Sunday, 16 December 2018

Mark Knopfler - Shangri-La (2004)

Whoop de doo....


Released September 2004

Mark Knopfler has a skill of producing Americana-influenced folky laid-back rock that often deals with uniquely British characters - North Eastern colliers, Northumbrian farmers, North Sea fishermen, dodgy cockneys and the like, as well as a few American characters in there too. This is very much the blueprint for Knopfler solo albums - socially aware, sensitive lyrics largely about British working characters and backed by American folk-influenced music. This is more of an American-styled album, though, with slightly less of the British folk and Celtic influences as one previous (and subsequent) albums.


1. 5.15 a.m.
2. Boom, Like That
3. Sucker Row
4. The Trawlerman's Song
5. Back To Tupelo
6. Our Shangri-La
7. Everybody Pays
8. Song For Sonny Liston
9. Whoop De Doo
10. Postcards From Paraguay
11. All That Matters
12. Stand Up Guy
13. Donegan's Gone
14. Don't Crash The Ambulance                  

5.15 a.m. is one of Knopfler's socially aware songs, full of imagery of the industrial North-East UK, quite what the song is about though, I'm not quite sure. It seems to be about a cockney coming up to the North East, "Get Carter"-style and getting killed, and some stuff about one-armed bandits too. a bit confusing, but very atmospheric all the same. Musically, it is folky but rockily upbeat, as, too, is the next track, the bluesy rock of Boom, Like That, which deals with a Ray Kroc, who apparently launched the MacDonalds franchise. Knopfler appears inspired by Kroc's entrepreneurial spirit. Some excellent guitar features throughout. There are still hints of Dire Straits here and there, but this is very much a Knopfler solo album. This is exemplified by the laid-back folky blues of Sucker Row - Knopfler's semi-whispered, quite vocals and that trademark understated bluesy guitar. The Trawlerman's Song also fits the bill, exhibiting the same characteristics. Most of the material on this album are country-folk ballads and bluesy, slow tempo quiet, reflective, lyrically thoughtful numbers. The album is quite melancholic and doesn't have the "history" narrative songs that featured on his first two solo albums. The songs here are more character-driven ones.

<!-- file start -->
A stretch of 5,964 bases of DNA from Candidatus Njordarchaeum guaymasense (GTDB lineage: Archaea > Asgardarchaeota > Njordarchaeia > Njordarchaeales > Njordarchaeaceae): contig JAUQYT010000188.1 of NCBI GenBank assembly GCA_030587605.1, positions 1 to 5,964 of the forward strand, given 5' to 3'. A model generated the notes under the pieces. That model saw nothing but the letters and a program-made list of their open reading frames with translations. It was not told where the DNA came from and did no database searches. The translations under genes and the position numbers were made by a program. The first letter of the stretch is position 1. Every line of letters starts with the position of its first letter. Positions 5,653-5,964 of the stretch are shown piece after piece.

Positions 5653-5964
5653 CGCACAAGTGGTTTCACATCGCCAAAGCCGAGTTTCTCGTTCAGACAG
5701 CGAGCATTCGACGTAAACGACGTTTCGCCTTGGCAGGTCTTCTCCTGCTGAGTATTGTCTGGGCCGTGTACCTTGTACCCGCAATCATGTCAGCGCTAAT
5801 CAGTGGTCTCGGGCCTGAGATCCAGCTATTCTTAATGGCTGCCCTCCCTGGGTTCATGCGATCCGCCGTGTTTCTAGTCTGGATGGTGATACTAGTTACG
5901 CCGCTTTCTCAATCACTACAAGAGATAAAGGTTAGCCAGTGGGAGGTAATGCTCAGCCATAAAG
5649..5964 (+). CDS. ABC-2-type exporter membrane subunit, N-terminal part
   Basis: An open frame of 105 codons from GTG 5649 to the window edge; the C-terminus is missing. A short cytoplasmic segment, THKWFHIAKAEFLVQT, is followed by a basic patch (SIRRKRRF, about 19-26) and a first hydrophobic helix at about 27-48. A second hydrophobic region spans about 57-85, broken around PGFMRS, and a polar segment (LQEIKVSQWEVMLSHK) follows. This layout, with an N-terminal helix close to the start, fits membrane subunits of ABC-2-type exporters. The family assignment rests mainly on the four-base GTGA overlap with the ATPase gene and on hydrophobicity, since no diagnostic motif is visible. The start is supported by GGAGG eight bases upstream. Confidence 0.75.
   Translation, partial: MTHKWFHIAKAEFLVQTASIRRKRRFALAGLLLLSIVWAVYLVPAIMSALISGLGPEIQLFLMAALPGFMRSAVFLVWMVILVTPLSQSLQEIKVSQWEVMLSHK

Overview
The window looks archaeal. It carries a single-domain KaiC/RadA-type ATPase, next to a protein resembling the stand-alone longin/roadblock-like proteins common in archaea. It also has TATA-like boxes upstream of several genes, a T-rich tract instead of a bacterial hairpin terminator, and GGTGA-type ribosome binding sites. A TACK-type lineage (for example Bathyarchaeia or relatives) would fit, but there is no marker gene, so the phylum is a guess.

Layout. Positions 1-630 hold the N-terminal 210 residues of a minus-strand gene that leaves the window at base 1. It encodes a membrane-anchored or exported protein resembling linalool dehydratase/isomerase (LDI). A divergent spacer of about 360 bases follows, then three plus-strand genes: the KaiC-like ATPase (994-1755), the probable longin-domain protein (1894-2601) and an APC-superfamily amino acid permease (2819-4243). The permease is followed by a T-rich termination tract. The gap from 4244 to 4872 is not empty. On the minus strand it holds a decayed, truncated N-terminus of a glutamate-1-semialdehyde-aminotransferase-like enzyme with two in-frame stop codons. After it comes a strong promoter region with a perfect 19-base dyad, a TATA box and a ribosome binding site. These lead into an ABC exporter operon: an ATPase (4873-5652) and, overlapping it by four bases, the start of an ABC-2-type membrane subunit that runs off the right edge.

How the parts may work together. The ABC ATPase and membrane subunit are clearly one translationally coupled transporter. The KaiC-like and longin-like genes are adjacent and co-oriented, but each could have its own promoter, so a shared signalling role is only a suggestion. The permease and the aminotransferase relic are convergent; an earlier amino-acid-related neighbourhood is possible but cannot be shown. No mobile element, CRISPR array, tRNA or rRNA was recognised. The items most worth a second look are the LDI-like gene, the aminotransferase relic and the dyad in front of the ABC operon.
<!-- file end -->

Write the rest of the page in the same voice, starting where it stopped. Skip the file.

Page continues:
Back To Tupelo features some Brothers In Arms-style guitar over its nostalgic, sensitive lyrics about Elvis and his films. Our Shangri-La is similarly quiet and low-key, but all the same is quite beautiful, melodic and moving. Everybody Pays has a sumptuous organ intro and bass line, some impressive guitar too. Song For Sonny Liston, about the legendary boxer, is bluesily evocative, with an Eric Clapton feel about it. It is one of my favourites on the album. Whoop De Doo is pretty mournful, however. Postcards From Paraguay's shuffling, infectious beat lifts the mood back up slightly.

All That Matters and the incredibly Springsteenesque Stand Up Guy are both very low-key, unthreatening and quiet. It is now that the album becomes a bit same-y. The tempo changes a bit with the skiffle beat of the otherwise pretty inessential Donegan's Gone. The final track is a good one, though, the tango-ish slow rhythms and accordion of Don't Crash The Ambulance.

The album, like Sailing To Philadelphia is way too long, though, running out of steam before it's over an hour of running time is up. You can just put it on and let it wash over you, however.


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